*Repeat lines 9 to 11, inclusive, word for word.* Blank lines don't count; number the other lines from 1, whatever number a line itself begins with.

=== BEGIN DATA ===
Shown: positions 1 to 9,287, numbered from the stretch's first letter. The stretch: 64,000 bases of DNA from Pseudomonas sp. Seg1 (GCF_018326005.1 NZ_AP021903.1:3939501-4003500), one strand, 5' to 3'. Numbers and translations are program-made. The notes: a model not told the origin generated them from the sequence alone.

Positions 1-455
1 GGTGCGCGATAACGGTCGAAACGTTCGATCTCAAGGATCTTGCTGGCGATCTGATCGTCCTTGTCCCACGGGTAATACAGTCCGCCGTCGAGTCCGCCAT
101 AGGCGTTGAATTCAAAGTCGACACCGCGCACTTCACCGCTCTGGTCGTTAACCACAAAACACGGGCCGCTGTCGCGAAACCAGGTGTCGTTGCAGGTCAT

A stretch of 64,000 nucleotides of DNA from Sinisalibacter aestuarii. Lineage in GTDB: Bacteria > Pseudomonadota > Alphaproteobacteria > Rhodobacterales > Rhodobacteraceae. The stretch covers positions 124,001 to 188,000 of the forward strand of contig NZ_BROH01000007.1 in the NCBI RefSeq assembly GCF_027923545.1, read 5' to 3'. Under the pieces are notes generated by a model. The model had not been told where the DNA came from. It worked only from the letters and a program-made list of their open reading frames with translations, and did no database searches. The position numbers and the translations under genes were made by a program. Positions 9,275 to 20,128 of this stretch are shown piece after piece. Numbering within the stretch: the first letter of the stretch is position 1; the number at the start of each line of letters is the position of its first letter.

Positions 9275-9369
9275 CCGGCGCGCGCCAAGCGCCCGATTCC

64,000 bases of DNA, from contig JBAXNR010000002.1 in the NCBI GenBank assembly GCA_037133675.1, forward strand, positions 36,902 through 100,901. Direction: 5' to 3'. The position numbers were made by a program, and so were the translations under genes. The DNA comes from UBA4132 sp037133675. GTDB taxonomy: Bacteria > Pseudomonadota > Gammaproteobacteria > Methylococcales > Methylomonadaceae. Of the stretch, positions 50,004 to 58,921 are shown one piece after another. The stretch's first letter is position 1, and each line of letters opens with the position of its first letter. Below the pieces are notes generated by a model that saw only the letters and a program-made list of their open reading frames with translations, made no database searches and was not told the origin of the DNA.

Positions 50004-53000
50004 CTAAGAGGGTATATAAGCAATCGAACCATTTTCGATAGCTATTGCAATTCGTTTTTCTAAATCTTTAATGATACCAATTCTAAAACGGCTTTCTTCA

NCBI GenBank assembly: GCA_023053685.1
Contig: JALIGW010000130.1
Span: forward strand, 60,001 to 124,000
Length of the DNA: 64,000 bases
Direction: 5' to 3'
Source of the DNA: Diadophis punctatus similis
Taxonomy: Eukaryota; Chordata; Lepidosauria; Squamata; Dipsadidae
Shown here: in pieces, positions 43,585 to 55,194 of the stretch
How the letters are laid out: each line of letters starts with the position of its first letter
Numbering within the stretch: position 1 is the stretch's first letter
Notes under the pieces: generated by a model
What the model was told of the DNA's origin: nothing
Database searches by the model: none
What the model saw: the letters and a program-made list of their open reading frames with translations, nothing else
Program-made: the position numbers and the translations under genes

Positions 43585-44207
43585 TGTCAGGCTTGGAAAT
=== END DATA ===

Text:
Positions 50004-53000
50004 CTAAGAGGGTATATAAGCAATCGAACCATTTTCGATAGCTATTGCAATTCGTTTTTCTAAATCTTTAATGATACCAATTCTAAAACGGCTTTCTTCA

NCBI GenBank assembly: GCA_023053685.1